“I think we might have been one of the first campaigns to experience the ‘Bloomberg Effect’ on prices, but we certainly won’t be the last,” said Eric Jaye, a California-based media buyer who purchased ads for Sylvester Turner, the just-reelected Democratic mayor of Houston. The last few weeks of Turner’s campaign overlapped with Bloomberg’s massive…
“I think we might have been one of the first campaigns to experience the ‘Bloomberg Effect’ on prices, but we certainly won’t be the last,” said Eric Jaye, a California-based media buyer who purchased ads for Sylvester Turner, the just-reelected Democratic mayor of Houston.
The last few weeks of Turner’s campaign overlapped with Bloomberg’s massive November ad buy that covered all of the lower 48 states. His spending in Houston, priced at $1.2 million, spiked ad prices there by 45 percent as the mayoral campaign was finishing up.
“You know, prices start to go up as demand for that inventory goes up,” Jaye continued. “Mike Bloomberg could come along and write a big check and take up the inventory that campaigns favor.”
Of course, Bloomberg’s ad onslaught comes with benefits to Democrats around the country, too: His ads have pushed issues that are critical to the party, like health care and climate change, and he has attacked President Donald Trump relentlessly in key swing states where Democrats might not have aired ads for months, softening up the Republican incumbent before the 2020 election.
And media buyers say that Bloomberg is not solely responsible for the sharp uptick in recent ad prices. As early primary states start voting in the next few weeks, markets from the Midwest to the Northeast to the Deep South are getting more and more crowded with content from presidential, House and Senate candidates.
“It’s never gonna be just one candidate,” said one media buyer POLITICO spoke to. “Multiple candidates and multiple issue groups are competing for the same sets of eyeballs.”
But despite the natural crowding that occurs in battleground states during election season, some strategists are still concerned that a big jump in ad prices could make it difficult for downballot politicians to execute the advertising strategies they planned out earlier.
“There is no doubt that rates are being driven up and it is making it much more expensive for congressional candidates and other downballot races to communicate in their own primaries,” said a Democratic strategist working in multiple Super Tuesday states. “In some ways that is difficult for candidates and campaigns that have been disciplined about raising money and are now faced with the fact that their money will not go nearly as far.”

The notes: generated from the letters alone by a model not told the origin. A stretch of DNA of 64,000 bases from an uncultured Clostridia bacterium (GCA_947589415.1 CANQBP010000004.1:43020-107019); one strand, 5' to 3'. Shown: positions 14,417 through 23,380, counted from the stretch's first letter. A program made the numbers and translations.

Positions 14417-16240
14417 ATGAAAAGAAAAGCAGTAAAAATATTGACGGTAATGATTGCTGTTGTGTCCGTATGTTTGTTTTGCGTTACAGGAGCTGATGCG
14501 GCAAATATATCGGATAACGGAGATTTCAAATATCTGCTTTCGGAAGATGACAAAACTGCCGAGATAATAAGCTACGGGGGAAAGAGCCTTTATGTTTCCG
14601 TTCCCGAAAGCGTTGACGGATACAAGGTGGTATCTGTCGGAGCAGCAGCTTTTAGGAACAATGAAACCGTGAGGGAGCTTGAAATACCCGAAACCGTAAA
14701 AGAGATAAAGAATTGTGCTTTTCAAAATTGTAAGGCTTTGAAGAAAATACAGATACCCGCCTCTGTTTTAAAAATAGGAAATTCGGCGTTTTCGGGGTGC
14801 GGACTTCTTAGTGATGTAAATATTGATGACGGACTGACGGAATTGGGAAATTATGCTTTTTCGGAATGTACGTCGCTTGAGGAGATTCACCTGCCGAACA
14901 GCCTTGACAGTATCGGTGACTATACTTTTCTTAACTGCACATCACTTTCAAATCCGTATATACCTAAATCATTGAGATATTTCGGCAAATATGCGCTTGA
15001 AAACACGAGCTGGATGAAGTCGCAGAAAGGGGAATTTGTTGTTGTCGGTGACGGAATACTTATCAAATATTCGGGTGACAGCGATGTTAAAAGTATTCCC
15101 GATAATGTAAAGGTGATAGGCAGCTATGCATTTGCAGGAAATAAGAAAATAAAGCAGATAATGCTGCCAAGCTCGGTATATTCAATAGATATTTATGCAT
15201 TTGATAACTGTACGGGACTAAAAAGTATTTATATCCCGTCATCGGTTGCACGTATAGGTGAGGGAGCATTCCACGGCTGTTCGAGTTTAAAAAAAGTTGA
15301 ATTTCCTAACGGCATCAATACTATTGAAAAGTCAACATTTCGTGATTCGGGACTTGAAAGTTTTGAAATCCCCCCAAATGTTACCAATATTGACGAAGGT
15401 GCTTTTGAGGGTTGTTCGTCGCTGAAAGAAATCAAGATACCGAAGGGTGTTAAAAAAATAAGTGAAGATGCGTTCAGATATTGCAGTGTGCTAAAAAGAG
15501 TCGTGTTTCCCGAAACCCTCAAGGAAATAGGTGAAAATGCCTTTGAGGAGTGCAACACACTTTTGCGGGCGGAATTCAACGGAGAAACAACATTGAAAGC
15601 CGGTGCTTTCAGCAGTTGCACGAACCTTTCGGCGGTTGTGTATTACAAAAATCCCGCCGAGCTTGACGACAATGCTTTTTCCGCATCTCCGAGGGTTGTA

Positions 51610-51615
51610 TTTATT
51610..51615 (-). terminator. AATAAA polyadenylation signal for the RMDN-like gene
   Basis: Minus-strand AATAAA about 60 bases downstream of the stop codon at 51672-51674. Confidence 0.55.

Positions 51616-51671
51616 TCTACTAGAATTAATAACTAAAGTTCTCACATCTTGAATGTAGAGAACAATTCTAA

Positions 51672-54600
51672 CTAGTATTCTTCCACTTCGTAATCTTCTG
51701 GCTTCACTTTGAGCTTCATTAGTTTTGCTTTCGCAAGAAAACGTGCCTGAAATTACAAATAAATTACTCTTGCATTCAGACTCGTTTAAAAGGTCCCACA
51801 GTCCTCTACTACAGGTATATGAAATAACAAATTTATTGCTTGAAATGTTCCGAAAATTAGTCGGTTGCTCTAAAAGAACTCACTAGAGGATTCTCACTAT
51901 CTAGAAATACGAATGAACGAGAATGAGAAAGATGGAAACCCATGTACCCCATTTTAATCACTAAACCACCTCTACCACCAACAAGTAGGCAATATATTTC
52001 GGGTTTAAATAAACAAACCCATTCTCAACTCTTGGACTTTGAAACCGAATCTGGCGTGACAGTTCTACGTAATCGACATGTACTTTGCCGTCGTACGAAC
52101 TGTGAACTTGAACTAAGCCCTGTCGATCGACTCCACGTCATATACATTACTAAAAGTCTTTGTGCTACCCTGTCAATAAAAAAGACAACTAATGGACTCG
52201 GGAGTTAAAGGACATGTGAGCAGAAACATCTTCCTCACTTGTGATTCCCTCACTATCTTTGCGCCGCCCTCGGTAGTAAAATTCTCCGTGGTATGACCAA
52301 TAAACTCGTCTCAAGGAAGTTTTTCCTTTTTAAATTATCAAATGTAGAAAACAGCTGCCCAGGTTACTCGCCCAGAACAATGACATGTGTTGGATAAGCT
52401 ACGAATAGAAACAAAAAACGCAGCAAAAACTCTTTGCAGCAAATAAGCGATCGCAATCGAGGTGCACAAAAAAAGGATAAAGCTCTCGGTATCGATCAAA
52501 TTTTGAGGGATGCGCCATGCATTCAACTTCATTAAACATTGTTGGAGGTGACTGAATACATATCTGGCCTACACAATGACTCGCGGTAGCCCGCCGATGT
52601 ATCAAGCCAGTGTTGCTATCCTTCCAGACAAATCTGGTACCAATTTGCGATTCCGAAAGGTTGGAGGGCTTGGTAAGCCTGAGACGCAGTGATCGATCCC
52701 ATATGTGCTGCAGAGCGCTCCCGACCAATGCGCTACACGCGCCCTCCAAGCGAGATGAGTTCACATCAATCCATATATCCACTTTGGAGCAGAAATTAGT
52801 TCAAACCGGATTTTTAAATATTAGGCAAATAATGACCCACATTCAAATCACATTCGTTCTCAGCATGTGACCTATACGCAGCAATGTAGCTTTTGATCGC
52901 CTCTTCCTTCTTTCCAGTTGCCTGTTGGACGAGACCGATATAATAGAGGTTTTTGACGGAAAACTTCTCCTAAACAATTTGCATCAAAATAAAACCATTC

Bloomberg has said his campaign won’t place a price cap on his spending so long as it keeps the former New York mayor on track to defeating Trump. In early January, following his campaign’s purchase of a 60-second ad to run during the Super Bowl, the Bloomberg campaign matched his show of force by also taking out a 60-second advertisement for more than $10 million. Last week alone, Bloomberg has spent $22 million solely on TV ads.
Bloomberg’s campaign declined to comment.
The most sought-after timeslots for political advertisers are during cable news programs due to their larger viewership. In Los Angeles, where a primetime TV ad could cost up to $24,000. Bloomberg purchased a majority of the week’s most expensive timeslots from his first week in the presidential race. It forces the other politicians wishing to advertise on airwaves there to pay more for advertisements that would air at later dates than anticipated.
Already, a number of politicians currently running in expensive media markets like New York have begun to pivot away from television, according to Advertising Analytics, instead spending more money on digital advertisements than on TV.
Unlike Bloomberg, Tom Steyer — the other billionaire Democratic presidential candidate — has placed the biggest chunk of his TV spending in early state markets, where an advertising surge in states like South Carolina and Nevada laid the foundation for a recent polling surge. But even Steyer’s mega-millions campaign has felt the effects of Bloomberg’s TV ad campaign: As a result of Bloomberg’s entry, more than $1 million of Steyer’s TV ads have gotten pushed to later timeslots because Bloomberg has outbid his fellow billionaire for the choicest TV ad times, according to Advertising Analytics.
Bloomberg’s largest buys are heavily concentrated in Super Tuesday states where most other presidential candidates have not yet bought advertisements. By March, when analysts predict Bloomberg will cross the $300 million spending threshold, it will be difficult if not impossible for any advertisers to spend enough to outshine him in states like Texas, where Bloomberg has already spent over $20 million since last November.
Bloomberg’s thirteen unique TV ads lean heavily into his mayoral record in New York and center around his belief that he can beat Trump. Bloomberg’s most recent ads laud his work against the gun lobby. Another, released in early January to markets with large Latino populations, is entirely in Spanish.
That big spending has resulted in incremental polling progress for Bloomberg: He is currently tied with Pete Buttigieg at 8 percent nationally among Democratic voters according to Morning Consult. Still, his detractors maintain that there are diminishing returns to his large spending, despite its impact on competitors.
“You need probably $100 million to fully compete on Super Tuesday—none of [the Democratic candidates] are gonna have that except for Bloomberg,” said Jim McLaughlin, a Republican media buyer who worked for Michael Bloomberg’s mayoral campaign. “If you’re Mike Bloomberg, the only way you’re gonna get any attention is by buying it.”
James Arkin contributed to this article.